Do we fit together? Should we move into your place or mine? Everything customers should know about merger projects

— written by Erich Jacobs, Program Manager Process Consulting, itelligence AG —

A merger can truly be compared to a marriage: two “living” systems are intended to cooperate with one another and, ideally, should function better together than they did independently. Instead of plunging into the unknown, as is done in many marriages, with IT systems it is better to carefully and painstakingly plan the next step: the move. As a process consultant for itelligence I have some previous experience in merger projects, and have compiled for you a list of the most important considerations for customers involved in system mergers. Of course, they cannot replace direct consultation with an experienced consultant, but they can give you an idea of how the move can be managed, and what to expect. Good luck!

Initial situation and crucial questions before the merging of SAP systems

Within the parameters of increasing globalization and the associated consolidation of corporations, the subject of the merging of the software solutions which they use has taken on added significance.

The reasons for the conflation of the IT systems in company mergers become self-evident in the process of buy-ins and fusions, and there is then a need to act expediently. A clear benefit is demonstrable for companies which are already connected. The practice is especially important with companies already joined, which may expect synergies to result.

The following positive effects are examples:

  • Reduction of maintenance costs
  • Harmonization between locations and standardization of processes
  • Implementability of Shared Service Centers, e.g. for core data
  • Reduction of complexity
  • Rollout capability through procedural setup of the solution

Nothing is as simple as its theory. And that is also true for the simple theoretical representation of a planned system merger showing what must be done to achieve maximal benefits. The devil is in the details, and the merger can only be successful if the many decisions involved are made correctly down to the last detail. There are important issues to be resolved on many levels:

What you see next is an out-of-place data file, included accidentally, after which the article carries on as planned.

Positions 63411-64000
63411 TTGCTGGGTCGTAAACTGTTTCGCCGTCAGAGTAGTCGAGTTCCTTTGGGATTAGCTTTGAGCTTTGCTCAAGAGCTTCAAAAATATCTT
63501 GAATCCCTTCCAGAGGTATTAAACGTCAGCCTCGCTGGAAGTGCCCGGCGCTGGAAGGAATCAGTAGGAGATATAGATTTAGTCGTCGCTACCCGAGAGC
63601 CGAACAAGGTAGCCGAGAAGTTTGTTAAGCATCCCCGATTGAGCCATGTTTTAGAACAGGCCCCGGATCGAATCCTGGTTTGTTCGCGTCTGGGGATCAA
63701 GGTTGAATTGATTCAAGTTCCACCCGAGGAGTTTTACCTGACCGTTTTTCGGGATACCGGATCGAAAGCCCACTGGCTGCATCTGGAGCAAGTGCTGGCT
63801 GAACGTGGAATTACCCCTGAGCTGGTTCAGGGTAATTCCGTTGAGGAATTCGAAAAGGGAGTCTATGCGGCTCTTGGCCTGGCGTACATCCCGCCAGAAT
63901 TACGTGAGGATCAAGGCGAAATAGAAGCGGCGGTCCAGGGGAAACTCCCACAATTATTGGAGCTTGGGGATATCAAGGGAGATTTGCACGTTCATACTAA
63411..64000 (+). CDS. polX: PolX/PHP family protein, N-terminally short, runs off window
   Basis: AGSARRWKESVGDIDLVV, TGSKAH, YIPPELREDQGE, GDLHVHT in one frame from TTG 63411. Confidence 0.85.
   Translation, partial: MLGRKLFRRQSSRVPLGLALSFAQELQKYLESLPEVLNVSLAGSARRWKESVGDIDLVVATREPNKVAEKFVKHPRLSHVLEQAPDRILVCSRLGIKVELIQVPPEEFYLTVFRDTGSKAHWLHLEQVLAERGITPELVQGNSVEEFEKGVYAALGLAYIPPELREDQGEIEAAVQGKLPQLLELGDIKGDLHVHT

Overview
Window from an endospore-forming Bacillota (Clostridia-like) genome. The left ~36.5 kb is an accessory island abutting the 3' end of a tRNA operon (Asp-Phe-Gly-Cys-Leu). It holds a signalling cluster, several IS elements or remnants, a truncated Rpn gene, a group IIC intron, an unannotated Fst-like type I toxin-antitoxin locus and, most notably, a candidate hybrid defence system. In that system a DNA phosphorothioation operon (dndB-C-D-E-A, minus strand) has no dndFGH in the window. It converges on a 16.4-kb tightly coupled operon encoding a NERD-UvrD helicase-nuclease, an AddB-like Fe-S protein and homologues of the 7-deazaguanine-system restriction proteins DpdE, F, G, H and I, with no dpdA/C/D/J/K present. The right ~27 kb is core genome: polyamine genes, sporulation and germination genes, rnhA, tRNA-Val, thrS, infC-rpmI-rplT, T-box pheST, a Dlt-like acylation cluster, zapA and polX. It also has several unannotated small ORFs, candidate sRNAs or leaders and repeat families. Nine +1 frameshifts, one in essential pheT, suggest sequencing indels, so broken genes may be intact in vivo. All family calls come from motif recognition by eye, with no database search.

• Processes: Adaptation of the operational structure and optimization potential
  • Technical Systems: How can the systems and interfaces be standardized and consolidated
  • Data: Adaptation of the core data and consolidation of the transaction data
  • People and Organization: Adaptation of the responsibility distribution and the company organization structure
  • And last but not least – what is the ratio of the implementation complexity to the benefits envisioned?

itelligence has developed a proven methodology for the consolidation of SAP systems, and has applied it repeatedly in customer projects.

Procedure in the consolidation of SAP systems

At the beginning of the project all relevant framework parameters must be ascertained. What is the goal of the individual project and what are the strategic priorities for the customer? These issues are dealt with in the itelligence AG Process Consulting division, and produce an initial foundation for the project. Parallel to the strategy determination, process experts in the individual departments begin the analysis of the existing processes. This is carried out using SAP Best Practice Processes, the standard by means of which the systems’ nature and characteristics are examined. Every system is observed in detail and strengths and weaknesses of the processes in use are documented, but possible future advantages are also identified; in particular, challenges within various processes are meticulously recorded. Thus, following a series of workshops, a proposition regarding the “process map” and its various detailed characteristics can be produced.

By the same token, the technical “givens” of the SAP systems are analyzed elsewhere and evaluated in view of the capacity which will be required. Release versions, data banks, hardware, interfaces etc. come together to make the system map.